Microsoft and Magic Leap are about to turn your world inside out with “mixed reality,” a change that has profound implications for marketers.
When millions of people opened their gifts this holiday season, many unwrapped virtual reality technology — headsets like the Oculus Rift or the Samsung Gear. These fully immersive worlds are already revolutionizing entertainment and gaming.
Something even bigger is on the horizon, though: not virtual reality but mixed reality (also known as “spatial computing”). Using what will eventually become eyeglasses-like computers with high-resolution displays in the lenses, the devices will bring “augmented” reality to every corner of our “real” world. It’s your real world plus computer-generated overlays on the fly.
One of the best-known names in the tech industry, Robert Scoble, has recently co-authored a book on the subject, The Fourth Transformation: How Augmented Reality and Artificial Intelligence Change Everything. One review by J.D. Lasica, founder of Socialmedia.biz and Cruiseable and former Sacramento Bee book editor, describes what is ahead: "It all becomes one seamless, integrated experience where a layer of visual computing (yes, like in a Tom Cruise or Arnold Schwarzenegger sci-fi flick), including virtual characters and objects, is overlaid on top of the real world. Call it Pokémon Go times 100."
“What will this look like?” asks one Wired hands-on review of Microsoft’s mixed-reality HoloLens. The answer: “Well, holograms.” In terms of what you see when you look through them, imagine something like the movies R2D2 projected in Star Wars: you get the illusion of 3D moving objects that are aware of your location and surroundings.
As a recent Forbes article notes, neither a VR game nor Pokémon Go can do what … “mixed reality” does. VR takes you to another place. AR [augmented reality like Pokémon Go] can make a Pikachu appear in your living room. Mixed reality keeps you where you are — and makes that Pikachu come to life.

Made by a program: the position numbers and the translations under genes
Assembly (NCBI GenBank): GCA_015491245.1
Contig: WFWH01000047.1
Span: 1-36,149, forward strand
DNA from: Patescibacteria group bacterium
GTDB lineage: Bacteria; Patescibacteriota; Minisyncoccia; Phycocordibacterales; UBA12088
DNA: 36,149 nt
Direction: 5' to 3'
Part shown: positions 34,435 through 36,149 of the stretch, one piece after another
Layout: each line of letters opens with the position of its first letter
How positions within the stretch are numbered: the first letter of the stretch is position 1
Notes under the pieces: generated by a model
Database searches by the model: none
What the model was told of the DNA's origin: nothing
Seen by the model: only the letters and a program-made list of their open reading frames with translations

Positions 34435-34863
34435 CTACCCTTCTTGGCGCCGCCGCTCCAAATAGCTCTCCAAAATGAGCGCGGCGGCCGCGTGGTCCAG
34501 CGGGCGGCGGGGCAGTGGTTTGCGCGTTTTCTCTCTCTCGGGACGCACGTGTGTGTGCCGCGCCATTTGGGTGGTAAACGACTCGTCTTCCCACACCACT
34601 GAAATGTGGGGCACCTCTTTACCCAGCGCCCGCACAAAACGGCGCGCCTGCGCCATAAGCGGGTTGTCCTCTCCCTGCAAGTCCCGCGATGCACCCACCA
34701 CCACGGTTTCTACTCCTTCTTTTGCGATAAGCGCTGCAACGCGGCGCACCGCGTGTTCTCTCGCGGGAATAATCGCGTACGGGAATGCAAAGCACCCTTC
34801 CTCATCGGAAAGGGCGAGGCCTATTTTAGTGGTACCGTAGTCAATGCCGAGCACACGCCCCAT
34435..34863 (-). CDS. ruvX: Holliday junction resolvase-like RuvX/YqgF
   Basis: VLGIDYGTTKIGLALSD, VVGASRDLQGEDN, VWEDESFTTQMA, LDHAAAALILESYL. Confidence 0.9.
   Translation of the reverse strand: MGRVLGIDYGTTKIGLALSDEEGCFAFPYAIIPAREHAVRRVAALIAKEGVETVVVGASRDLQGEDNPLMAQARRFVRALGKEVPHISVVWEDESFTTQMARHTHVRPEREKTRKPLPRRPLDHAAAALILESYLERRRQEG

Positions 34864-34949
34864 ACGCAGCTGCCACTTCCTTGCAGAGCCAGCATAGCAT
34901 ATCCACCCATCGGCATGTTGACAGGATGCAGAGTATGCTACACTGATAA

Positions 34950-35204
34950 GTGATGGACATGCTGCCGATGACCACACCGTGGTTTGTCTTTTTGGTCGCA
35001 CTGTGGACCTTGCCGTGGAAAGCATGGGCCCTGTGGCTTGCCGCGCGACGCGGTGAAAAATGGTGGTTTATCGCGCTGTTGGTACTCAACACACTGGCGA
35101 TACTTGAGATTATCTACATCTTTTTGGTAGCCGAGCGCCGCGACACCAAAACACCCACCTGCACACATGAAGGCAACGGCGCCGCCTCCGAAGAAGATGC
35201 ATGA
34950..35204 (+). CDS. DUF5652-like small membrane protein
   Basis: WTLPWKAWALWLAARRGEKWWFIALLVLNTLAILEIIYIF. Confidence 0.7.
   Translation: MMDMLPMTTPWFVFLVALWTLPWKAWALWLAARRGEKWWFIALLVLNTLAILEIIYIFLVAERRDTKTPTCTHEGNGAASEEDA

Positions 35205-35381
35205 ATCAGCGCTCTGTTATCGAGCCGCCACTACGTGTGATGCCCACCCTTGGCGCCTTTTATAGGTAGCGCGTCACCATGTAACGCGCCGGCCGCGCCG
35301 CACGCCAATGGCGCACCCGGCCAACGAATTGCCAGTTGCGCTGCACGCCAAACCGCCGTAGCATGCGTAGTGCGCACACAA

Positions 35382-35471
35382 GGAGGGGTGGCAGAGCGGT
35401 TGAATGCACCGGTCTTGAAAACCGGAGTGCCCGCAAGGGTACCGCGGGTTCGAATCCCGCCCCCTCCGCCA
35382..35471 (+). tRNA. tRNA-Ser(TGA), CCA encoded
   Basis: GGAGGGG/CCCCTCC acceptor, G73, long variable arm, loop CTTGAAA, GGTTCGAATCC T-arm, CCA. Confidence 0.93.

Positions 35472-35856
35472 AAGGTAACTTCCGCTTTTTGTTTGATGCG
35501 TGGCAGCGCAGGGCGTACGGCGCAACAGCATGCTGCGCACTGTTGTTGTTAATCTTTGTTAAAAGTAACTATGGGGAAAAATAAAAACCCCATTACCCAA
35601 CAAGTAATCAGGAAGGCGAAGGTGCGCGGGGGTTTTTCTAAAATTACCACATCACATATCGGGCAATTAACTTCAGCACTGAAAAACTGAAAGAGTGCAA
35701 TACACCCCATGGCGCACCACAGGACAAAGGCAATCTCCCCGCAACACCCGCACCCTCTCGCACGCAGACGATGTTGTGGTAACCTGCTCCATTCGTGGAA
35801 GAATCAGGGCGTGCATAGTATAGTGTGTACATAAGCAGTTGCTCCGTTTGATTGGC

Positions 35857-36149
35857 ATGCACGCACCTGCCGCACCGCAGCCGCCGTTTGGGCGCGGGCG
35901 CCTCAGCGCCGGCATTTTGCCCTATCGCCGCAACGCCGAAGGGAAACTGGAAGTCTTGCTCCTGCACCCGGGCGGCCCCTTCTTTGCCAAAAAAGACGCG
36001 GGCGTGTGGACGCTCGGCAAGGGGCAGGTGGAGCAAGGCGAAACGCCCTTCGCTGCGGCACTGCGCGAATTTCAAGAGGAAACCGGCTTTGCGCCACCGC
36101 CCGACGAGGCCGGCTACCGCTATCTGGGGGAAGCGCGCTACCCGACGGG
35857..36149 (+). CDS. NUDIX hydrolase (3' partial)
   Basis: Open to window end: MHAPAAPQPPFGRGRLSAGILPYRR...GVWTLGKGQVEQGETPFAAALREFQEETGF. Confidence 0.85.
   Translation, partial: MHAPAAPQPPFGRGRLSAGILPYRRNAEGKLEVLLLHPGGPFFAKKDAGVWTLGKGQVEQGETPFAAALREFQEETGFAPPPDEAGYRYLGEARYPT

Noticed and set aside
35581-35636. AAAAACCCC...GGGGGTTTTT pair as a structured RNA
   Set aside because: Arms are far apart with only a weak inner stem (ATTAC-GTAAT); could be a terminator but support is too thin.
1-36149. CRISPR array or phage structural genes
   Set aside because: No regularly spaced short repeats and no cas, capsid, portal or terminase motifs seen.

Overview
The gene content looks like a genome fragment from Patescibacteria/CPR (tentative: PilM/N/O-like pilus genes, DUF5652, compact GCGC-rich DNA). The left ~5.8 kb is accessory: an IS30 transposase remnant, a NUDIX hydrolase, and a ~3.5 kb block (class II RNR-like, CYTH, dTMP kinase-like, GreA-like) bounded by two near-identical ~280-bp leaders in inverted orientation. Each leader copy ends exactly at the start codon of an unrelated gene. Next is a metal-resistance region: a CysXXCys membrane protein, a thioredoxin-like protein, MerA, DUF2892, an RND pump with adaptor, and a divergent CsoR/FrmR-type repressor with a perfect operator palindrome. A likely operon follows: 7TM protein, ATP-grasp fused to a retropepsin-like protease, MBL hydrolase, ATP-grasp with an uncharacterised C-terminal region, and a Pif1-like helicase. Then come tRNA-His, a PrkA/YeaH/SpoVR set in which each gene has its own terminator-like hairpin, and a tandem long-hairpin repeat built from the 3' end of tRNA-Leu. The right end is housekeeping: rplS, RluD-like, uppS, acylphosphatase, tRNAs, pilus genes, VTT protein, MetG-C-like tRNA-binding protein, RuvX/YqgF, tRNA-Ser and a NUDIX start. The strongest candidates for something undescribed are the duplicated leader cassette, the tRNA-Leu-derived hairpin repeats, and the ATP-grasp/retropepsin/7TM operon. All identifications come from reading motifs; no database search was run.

If mixed-reality glasses sound a little familiar, it’s probably because of the notorious Google Glass — essentially an early prototype from several years ago that never really took off. Before that, Google also tried a product called “Goggles,” with which you pointed your smartphone camera at real-world objects to see added information. But the technological power wasn’t there yet for either of those earlier efforts.
The difference now is that advances in technology have made this vision increasingly plausible and far more complex and interactive than ever before. Today, it’s real. Working, consumer-grade products are about to hit the marketplace.
Microsoft has been a leader in this area with the HoloLens, which still looks a bit like Geordi’s visor from Star Trek: The Next Generation but is certain to slim down quickly. The result, according to that Wired preview?
[The] prototype is amazing. It amplifies the special powers that Kinect [a non-headset-based mixed-reality product] introduced, using a small fraction of the energy. The depth camera has a field of vision that spans 120 by 120 degrees … so it can sense what your hands are doing even when they are nearly outstretched. Sensors flood the device with terabytes of data every second, all managed with an onboard CPU, GPU and first-of-its-kind HPU (holographic processing unit).
Developers can already buy working models of the device.
Getting even more buzz, though, is Magic Leap. The Florida-based company has intrigued the world with its promise of a mixed-reality device unlike any other. Founder Rony Abovitz, in a recent cover story in Forbes, neatly sums up the promise of mixed reality: “It’s hard to think of an area that doesn’t completely change” when mixed reality is brought in, he says.